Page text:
"We're all scared. We might as well admit that," said Valedictorian Anne Fosburg during her address. Beneath the tiny, makeshift 13 etched in a looming PC hill, she told her class "We're all terrified."
Under faint clouds, Class President Skye Mooney left the podium crying. In her opening remarks, she warned "I was voted most likely to cry at graduation."
But they are afraid, Fosburg went on, because they have such big things ahead of them.
"Stand up," said Principal Bob O'Connor, who just completed his first year at Park City High, "if you will serve as a cadet in the U.S. Navy next year." Jonson Henry, the recipient of a congressional nomination, rose.
"Stand up," O'Connor went on, "If your mile time is lower than your weighted GPA." Ben Saarel, fresh from a dream mile victory that took him close to the mythical 4-minute mile mark, stood up proudly.
And they cried, Mooney said, because tears signal passion. Salutorian Jack Runburg praised his class of "prodigious artists and world-class athletes." He thanked Park City's parents and eclectic teachers. "Mulick made road kill seem less gross," he joked, "Fleming exposed us to leftist propaganda." (Longtime Park City faculty members Ed Mulick and Jim Fleming teach science and history, respectively.)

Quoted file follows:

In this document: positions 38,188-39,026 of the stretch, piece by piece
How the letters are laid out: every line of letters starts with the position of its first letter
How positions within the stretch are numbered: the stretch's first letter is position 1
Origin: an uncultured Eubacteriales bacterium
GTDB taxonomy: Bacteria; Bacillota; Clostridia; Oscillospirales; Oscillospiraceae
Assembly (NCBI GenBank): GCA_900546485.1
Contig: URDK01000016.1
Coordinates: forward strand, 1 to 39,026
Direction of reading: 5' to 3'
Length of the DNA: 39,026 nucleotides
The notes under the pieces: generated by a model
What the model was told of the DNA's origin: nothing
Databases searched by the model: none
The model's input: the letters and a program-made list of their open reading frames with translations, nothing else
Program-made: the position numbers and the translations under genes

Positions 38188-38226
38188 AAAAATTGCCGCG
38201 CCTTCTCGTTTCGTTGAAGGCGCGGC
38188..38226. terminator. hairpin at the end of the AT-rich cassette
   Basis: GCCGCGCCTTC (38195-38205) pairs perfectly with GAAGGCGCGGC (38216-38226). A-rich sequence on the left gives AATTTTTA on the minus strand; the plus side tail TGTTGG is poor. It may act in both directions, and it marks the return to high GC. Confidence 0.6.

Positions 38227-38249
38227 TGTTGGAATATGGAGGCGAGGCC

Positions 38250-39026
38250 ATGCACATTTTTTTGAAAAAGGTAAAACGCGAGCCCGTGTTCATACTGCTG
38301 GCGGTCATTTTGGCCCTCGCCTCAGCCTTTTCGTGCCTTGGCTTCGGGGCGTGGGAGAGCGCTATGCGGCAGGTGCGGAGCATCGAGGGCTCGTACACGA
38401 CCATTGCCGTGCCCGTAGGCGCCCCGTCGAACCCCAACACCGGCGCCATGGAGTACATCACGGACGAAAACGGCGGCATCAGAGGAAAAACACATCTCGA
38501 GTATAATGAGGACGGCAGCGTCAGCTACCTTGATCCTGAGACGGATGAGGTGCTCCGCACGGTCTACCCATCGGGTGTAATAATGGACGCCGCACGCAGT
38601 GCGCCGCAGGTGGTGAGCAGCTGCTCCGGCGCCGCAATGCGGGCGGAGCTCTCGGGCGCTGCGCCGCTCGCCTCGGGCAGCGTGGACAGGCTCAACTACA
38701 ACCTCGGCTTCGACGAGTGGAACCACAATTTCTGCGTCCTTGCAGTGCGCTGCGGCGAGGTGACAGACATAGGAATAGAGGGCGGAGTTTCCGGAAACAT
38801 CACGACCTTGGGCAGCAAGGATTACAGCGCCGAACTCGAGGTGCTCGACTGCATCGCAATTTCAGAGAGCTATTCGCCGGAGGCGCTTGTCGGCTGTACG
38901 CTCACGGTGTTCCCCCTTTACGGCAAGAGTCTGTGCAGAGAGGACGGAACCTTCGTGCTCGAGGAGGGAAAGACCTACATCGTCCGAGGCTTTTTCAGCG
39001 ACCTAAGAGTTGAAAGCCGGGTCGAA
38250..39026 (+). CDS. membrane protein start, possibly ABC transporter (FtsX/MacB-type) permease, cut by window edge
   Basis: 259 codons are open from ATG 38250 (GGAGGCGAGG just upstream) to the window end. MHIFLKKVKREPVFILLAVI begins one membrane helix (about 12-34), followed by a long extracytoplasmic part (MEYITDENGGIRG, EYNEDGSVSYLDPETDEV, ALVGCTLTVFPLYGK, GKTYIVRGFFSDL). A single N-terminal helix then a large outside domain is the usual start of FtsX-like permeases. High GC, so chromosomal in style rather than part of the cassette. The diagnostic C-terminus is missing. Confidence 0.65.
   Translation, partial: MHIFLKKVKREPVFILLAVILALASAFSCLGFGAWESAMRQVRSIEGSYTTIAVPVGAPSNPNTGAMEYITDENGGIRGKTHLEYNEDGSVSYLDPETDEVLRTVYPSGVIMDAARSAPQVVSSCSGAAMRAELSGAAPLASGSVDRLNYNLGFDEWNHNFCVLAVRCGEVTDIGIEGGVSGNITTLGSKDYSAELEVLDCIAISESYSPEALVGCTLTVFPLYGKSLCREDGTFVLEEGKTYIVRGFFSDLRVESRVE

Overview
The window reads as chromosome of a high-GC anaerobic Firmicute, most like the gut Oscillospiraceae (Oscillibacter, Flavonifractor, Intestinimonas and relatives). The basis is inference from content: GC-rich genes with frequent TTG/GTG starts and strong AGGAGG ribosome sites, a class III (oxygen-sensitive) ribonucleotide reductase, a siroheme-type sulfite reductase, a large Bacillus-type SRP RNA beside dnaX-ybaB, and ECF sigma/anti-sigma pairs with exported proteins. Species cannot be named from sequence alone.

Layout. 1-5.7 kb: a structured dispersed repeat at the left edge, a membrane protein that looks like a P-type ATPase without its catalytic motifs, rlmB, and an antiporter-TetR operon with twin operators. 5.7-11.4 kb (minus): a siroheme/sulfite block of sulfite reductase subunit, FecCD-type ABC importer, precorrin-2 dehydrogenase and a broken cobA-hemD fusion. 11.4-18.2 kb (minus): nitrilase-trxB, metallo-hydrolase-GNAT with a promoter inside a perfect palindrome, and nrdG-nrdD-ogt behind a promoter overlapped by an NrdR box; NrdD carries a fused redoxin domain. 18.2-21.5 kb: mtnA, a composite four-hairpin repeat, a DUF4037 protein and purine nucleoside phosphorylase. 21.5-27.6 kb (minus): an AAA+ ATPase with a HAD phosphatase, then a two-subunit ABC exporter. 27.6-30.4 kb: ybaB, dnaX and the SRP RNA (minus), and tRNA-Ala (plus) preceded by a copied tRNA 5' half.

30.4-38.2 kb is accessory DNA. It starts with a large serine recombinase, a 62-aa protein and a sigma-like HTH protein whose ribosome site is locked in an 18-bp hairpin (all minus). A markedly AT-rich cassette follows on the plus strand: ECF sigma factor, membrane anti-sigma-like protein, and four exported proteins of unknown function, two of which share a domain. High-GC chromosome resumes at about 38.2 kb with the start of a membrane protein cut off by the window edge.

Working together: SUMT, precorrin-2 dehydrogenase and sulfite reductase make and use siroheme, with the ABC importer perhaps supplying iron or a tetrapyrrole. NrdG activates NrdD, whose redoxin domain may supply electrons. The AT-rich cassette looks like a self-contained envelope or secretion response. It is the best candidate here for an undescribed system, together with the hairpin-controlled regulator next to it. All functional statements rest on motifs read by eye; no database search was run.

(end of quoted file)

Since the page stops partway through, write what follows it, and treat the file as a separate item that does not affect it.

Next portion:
Anne Fosburg began with the Valedictorian's usual storm of rhetorical questions, then lost herself in thoughtful musing. "I think we forget how wonderful it can be to be lost," she said. Fosburg noted, in fact, that in 24 hours her class compiled 637 reasons to get lost from end-of-the-year lectures.
"Enjoy chaos," she continued, "because the rest of our lives will be filled with order."
Teachers Steve Cuttitta and George Murphy read names and presented diplomas. More than 150 students who earned above a 3.5 cumulative GPA graduated with honors.
Fosburg said getting lost frees a person from being "tied to any expectations," but her class, which boasts 12 Sterling Scholars and more than 45 National Honor Society Members, might feel tossed around by so many of them.
The ceremony opened with a flyby by a single plane leaving a trail of smoke. As an overflowing crowd filed off the grandstand and surrounding hillsides, Utah and American flags fluttered carelessly.
Henry said he doesn't know what to expect next year. The nascent Naval Cadet didn't cry, but he added, "Everything is changing and I don't know how I feel about that."